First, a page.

out. I mean that such things require attention and timely support.
Risk #4: Bank IT Department
In order to properly analyze the project requirements and features, we need quite a lot of expertise from the Bank. We need people, who know how the bank system is organized, where the data is stored and how to deal with requirements.
From Qulix experience, banks rarely hire enough Information Technology specialists (there are cases when there is just one for the whole Bank). The stage of cooperation becomes the development process bottleneck. We engage 5 analysts for the project, but
there are hardly enough people at the Bank, who are able to work at the same speed. When working with requirements, Vendors need careful back-up analysis and refinement. When the cooperation is slow, the processes are blocked.
Risk #5: Customization for the Sake of Customization
Like any other aspect, this one also has the flip of the coin. We understand the Bank’s desire to have a super flexible system and allow users to customize each button and the button’s title. However, when the degree of customization is skyrocketing, it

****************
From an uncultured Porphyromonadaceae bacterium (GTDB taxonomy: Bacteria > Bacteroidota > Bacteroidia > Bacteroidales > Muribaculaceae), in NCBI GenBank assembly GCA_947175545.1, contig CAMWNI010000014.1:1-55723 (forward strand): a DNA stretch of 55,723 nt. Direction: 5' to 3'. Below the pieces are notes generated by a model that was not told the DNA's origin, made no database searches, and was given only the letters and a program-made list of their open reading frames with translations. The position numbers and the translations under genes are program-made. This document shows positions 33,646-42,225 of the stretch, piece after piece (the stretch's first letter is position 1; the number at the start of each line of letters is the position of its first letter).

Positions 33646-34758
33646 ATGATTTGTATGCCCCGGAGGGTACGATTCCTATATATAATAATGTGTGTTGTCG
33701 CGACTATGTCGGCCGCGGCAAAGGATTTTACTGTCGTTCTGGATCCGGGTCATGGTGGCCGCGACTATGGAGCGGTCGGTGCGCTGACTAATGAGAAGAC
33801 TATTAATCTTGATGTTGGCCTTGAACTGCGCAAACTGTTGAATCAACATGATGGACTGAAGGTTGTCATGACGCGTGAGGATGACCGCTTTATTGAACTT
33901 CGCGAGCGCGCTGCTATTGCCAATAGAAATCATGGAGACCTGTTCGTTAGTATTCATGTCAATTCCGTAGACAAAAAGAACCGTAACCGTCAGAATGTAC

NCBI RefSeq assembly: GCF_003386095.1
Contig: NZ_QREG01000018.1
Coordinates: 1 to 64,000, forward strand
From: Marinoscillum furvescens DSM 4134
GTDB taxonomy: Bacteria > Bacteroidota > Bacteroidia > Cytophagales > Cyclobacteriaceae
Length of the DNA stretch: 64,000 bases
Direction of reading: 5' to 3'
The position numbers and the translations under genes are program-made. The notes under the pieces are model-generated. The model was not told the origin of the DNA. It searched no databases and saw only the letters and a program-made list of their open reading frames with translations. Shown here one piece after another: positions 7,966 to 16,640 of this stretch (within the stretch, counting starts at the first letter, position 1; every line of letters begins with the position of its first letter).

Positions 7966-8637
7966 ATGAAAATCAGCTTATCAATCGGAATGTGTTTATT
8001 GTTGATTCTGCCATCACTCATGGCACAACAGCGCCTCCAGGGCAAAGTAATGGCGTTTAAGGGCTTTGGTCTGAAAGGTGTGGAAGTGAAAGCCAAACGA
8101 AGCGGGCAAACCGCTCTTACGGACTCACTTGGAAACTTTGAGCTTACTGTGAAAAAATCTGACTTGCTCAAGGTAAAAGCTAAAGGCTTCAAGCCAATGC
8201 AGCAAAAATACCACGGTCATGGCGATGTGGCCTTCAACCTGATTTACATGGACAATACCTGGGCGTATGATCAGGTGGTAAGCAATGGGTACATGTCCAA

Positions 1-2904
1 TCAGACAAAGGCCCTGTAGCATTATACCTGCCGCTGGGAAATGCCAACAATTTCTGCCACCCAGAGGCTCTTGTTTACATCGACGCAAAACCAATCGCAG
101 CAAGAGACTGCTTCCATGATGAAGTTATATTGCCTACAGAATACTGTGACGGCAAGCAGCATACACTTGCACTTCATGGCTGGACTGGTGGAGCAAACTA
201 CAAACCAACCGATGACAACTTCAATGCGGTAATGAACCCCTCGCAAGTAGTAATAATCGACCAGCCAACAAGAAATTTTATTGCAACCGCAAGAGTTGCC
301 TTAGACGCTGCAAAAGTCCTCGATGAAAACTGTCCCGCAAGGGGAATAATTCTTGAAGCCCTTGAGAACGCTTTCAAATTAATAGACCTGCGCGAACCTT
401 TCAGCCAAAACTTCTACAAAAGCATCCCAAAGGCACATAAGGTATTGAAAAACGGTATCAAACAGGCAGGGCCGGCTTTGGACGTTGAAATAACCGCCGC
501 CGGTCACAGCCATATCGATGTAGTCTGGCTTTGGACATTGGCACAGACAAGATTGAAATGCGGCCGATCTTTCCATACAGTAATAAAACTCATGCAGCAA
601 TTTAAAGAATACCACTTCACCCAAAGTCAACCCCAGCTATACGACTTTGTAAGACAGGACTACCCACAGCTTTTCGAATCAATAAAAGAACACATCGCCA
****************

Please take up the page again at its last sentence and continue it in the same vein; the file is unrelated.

becomes irrational and brings more chaos than good. There is a sufficient level of settings, which just doesn't need a boost. By increasing this level, you are not likely to contribute something valuable to the project, but - on the contrary - are very
likely to increase the development cost. In addition, the more settings there are - the higher the chance to set something up the wrong way.
Bonus Risk: Several Vendors Working on the Same Project
There is a tricky tendency to avoid keeping eggs in one basket when building a Digital Banking project.
Say, the Bank goes Digital: the back-end development is provided by the Company A, iOS is developed by the Company B, web – by the Company C and there is also an authorization module handed by the Company D.
The release date is scheduled on the Bank President’s birthday.
I hope you got the idea.
Some things work better together. As for the independent systems – their development can be safely and effectively carried out by different vendors. Digital Banking is not the case, because all changes go through analytics, architecture, and through a single-style UI
/ UX design. When there are a lot of vendors out there, the cross-communication becomes a real mess.
All these difficulties can no way hold us from building a high-quality Digital Banking Projects according to Customer’s vision. However, if you consider them in advance, the development will be a lot faster and cheaper.